Saturday, October 16, 2010

Geert Wilders Not Free Yet

Free Geert banner

Many people — particularly on this side of the Atlantic — seem to be operating under the assumption that after yesterday’s startling events, Geert Wilders is out of the woods.

This is not at all true. Although the prosecutors in the hate speech case against Mr. Wilders have called for his acquittal, this is not a done deal. The Amsterdam judges are known to be blatantly anti-Wilders. They are well within their rights to convict him, and they may yet do so.

Our Dutch correspondent AF wrote to us this morning to emphasize the above facts:

Geert Wilders not free yet

The fact that the Public Prosecutor in the Netherlands recommended that Dutch politician Geert Wilders be acquitted of all charges on group defamation and incitement to hatred against Muslims does not imply that the Penal Court in Amsterdam is obliged to follow the Public Prosecutor’s advice, although the latter is the usual course of things.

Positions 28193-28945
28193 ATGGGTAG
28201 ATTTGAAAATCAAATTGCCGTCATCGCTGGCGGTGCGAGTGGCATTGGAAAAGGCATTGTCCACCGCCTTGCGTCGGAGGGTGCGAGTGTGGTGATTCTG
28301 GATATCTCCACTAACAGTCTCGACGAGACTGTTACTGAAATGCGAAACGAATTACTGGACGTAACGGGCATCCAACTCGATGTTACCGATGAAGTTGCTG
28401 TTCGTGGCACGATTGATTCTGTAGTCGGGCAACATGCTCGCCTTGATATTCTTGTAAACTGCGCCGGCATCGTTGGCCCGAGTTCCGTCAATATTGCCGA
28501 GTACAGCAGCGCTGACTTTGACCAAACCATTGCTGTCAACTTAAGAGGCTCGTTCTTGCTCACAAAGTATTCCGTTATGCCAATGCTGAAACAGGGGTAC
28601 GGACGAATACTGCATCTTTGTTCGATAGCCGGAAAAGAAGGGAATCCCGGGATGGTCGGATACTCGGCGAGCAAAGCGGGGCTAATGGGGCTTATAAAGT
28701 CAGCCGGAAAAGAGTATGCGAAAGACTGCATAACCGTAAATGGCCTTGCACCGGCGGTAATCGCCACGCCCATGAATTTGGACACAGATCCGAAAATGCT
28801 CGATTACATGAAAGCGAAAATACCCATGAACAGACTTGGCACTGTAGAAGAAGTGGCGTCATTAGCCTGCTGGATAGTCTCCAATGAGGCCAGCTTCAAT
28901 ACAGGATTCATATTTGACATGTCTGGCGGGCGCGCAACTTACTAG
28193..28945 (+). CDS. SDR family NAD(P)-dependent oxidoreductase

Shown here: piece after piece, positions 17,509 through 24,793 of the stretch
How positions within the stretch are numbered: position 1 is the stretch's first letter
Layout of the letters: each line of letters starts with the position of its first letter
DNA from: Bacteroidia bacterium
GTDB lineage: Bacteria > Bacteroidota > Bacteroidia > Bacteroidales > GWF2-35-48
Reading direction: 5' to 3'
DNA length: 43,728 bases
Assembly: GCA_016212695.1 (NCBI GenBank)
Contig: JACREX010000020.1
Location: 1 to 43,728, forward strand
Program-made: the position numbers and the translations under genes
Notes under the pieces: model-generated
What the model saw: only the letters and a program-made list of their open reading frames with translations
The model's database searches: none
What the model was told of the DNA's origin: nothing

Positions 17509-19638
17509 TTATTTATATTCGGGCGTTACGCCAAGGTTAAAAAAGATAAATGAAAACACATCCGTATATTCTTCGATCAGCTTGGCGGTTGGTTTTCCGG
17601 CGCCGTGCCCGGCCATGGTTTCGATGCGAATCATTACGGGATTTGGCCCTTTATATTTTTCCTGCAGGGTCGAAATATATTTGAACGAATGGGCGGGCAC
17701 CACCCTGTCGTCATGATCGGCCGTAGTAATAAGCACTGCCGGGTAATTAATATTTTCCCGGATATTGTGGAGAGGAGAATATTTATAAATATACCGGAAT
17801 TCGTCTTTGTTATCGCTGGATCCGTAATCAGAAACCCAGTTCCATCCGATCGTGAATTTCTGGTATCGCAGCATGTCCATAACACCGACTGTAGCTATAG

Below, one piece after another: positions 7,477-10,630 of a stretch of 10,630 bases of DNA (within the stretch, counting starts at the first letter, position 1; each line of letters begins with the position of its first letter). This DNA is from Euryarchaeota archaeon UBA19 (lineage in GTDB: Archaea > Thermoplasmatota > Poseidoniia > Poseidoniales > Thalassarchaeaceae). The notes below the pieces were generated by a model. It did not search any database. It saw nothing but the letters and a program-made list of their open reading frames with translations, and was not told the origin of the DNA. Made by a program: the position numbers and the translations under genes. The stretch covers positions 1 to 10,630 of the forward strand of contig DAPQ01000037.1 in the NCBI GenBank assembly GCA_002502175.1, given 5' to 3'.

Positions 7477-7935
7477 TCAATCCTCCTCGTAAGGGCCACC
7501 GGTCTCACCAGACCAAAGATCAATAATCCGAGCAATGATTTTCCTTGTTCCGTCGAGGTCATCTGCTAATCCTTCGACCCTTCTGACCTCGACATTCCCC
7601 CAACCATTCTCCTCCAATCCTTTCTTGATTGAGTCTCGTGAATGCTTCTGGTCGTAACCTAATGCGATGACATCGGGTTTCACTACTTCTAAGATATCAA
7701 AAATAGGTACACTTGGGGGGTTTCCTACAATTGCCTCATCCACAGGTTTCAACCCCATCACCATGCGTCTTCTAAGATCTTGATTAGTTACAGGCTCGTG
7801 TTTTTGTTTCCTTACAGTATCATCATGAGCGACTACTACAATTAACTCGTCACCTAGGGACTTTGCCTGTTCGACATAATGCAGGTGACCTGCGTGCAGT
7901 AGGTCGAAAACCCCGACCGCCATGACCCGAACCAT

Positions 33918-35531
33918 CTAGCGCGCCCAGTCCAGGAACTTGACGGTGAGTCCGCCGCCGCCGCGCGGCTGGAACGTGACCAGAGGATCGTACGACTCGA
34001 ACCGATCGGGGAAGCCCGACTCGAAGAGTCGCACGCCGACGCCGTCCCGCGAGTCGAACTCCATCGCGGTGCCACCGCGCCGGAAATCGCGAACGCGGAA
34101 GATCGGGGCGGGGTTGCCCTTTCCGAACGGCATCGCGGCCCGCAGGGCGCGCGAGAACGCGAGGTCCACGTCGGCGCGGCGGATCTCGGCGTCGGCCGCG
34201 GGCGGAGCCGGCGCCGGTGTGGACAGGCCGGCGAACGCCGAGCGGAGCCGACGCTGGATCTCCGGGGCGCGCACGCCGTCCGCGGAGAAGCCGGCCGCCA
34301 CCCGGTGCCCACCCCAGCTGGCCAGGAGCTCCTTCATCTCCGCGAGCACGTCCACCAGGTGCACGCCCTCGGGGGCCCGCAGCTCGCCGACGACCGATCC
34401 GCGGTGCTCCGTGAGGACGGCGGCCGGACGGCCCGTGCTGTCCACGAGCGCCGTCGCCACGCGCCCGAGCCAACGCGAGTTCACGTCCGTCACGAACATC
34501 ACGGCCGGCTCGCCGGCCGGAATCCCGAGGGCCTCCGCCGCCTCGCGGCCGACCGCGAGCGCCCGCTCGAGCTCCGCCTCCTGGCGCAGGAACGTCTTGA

Under the Dutch legal system the court can overrule the Public Prosecutor. In fact, this has already happened before. In 2008, the Public Prosecutor refused to charge Mr. Wilders, but was ordered to do so by the Amsterdam Court.

The Amsterdam Court will rule on the Wilders case on 5 November. Only then will we know whether Mr. Wilders will be acquitted or not. Nevertheless, last Friday’s recommendation by the Public Prosecutor that Mr. Wilders be acquitted is a major victory. Mr. Wilders has accused the court of being biased against him. A conviction by the court, despite the Public Prosecutor’s recommendation, will make it very difficult for anyone to deny that the court is biased against the politician.

It ain’t over till the fat lady sings. In this case, the corpulent chanteuse will warble on November 5th, the day the verdict is issued.

1 comments:

oldschool26 said...

The head judges remark at the start was clearly one of stupidity and undue bias. Though he should have been removed, not doing so may help save them from themselves by committing further error.